Olympic champion Steve Guerdat has called for a change in FEI rules following a contamination case in which two of his horses tested positive for banned drugs.

Earlier this year two of his rides, London 2012 gold medallist Nino Des Buissonnets and Nasa, tested positive for codeine and oripavine — banned substances — and morphine, a controlled substance. They were competing at the CSIO5* at La Baule, where he won the grand prix with Nino Des Buissonnets. The pair were subsequently disqualified.

Last month (28 September) Steve was exonerated by the FEI and the FEI Tribunal who said he bore “no fault or negligence”.

“The FEI accepts that the circumstances of the cases were exceptional and that the presence of the three prohibited substances in the horses’ samples is consistent with poppy seed contamination,” read a statement (news, 1 October).

However, Steve has said he knew “my life would never be the same again” when he received the news.

“The headline would still be Steve Guerdat in doping case. I had to fight and find out what happened,” he said.

Steve said his yard went through a vigorous process to prove that the traces of the drugs came from feed.

“I didn’t want to ride for 10, 15, 20 more years with an open case, I wanted to clear my name,” he added.

Despite having his ban overturned, the horses were still ruled out for two months, meaning he missed competing for Switzerland at the European Championships.

But now he wants the FEI to reconsider how they handle cases.

“It is our duty to walk together to look forward and change things. A modification would be good for the sport so can we avoid damaging the career of an innocent rider again,” he said.

“It is necessary that regulations are changed — every case that is positive should be discussed before it’s published to avoid things like this in future.”

The FEI told H&H there are already discussions in place regarding a rule change, which were started before Steve’s case happened.

“We have a proposal to a rule change prior to this case among the vet committee in June. It will be put forward at the general assembly in June,” FEI legal director Mikael Rentsch told H&H.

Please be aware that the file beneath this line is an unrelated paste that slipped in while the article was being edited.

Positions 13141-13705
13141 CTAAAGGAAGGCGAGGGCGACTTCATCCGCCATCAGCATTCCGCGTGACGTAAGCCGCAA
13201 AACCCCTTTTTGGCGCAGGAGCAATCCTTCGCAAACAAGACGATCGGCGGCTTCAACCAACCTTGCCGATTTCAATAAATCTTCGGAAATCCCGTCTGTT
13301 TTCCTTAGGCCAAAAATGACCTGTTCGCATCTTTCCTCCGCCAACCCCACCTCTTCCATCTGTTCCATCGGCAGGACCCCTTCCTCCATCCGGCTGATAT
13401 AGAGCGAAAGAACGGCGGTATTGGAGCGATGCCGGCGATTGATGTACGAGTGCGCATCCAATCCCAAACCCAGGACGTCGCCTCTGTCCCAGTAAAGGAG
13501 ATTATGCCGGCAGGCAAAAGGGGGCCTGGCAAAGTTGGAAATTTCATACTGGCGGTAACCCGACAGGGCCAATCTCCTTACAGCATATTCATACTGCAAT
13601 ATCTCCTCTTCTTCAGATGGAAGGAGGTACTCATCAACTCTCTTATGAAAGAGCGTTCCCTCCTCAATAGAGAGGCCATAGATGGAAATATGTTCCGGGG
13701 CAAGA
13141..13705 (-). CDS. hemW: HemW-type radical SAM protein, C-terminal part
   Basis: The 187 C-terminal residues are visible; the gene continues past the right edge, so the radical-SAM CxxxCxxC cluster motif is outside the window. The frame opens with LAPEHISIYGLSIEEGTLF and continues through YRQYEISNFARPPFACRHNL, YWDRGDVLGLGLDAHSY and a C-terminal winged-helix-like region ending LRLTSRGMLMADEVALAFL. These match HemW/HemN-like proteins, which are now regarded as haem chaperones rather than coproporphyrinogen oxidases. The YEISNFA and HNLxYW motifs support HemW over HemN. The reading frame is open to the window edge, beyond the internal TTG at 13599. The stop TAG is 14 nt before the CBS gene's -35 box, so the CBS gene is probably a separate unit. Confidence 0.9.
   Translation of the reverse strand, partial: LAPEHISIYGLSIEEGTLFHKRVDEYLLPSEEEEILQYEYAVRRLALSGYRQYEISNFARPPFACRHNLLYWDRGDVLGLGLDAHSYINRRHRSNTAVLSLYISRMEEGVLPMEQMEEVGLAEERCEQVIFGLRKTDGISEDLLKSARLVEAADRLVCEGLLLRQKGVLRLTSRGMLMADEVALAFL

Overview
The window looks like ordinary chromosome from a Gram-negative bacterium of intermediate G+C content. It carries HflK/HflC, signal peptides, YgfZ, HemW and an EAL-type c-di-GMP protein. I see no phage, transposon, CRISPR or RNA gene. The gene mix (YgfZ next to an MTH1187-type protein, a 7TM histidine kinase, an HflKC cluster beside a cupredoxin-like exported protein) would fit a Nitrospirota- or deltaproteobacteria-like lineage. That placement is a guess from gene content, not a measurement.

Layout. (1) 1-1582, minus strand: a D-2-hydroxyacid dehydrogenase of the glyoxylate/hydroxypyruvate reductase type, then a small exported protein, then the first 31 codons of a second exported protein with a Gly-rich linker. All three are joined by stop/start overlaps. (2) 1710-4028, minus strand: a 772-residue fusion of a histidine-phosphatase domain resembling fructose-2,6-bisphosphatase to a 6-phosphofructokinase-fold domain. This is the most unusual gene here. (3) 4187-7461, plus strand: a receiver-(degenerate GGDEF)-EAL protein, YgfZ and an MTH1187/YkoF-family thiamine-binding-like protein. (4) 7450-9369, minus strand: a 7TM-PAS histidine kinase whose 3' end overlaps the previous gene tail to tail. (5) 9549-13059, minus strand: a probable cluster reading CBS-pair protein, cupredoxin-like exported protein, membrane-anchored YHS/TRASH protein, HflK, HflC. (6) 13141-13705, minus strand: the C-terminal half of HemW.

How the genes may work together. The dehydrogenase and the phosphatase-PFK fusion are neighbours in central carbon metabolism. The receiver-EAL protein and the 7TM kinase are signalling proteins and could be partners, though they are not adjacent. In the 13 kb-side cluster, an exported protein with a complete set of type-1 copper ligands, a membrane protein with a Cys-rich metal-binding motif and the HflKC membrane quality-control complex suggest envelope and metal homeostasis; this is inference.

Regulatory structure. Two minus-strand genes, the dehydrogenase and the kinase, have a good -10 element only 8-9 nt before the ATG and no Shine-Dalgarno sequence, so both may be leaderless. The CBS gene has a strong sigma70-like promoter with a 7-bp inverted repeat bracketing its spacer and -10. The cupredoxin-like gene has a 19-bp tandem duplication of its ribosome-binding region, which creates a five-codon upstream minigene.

“Following the three 2014 cases involving morphine, in which the FEI agreed to the simultaneous lifting of the provisional suspensions because of the likelihood of contamination, and the high number of similar positives in racing in Britain last year, the FEI has been proactively looking at ways that potential contamination cases could be dealt with to give the athletes the fairest possible outcome.”

The new rule regards the idea of “specified substances”.

“These are not necessarily less serious agents than other prohibited substances, nor do they relieve the personal responsible of the strict liability rule that makes [riders] responsible for all substances that enter a horse’s system,” he added. “However, there is a greater likelihood that these substances could be susceptible to a credible non-doping explanation.”

The idea is that if it was a drug that is naturally occurring — such as oripavine or morphine — the person wouldn’t be banned automatically for two months, but would still have to prove how it entered the horse before being exonerated.

Mr Rentsch assured H&H the FEI has a strict commitment to clean sport.

“This is not a new concept,” he added. “It brings us in line with the World Anti-Doping Agency code.”

Steve is also unhappy with the disqualification from the event where the positive test was taken, claiming the amount was minimal and wouldn’t have affected performance.

However, the FEI remains staunch on this.

“We need to maintain a level playing field, the substance was still in the horse,” said Mr Rentsch.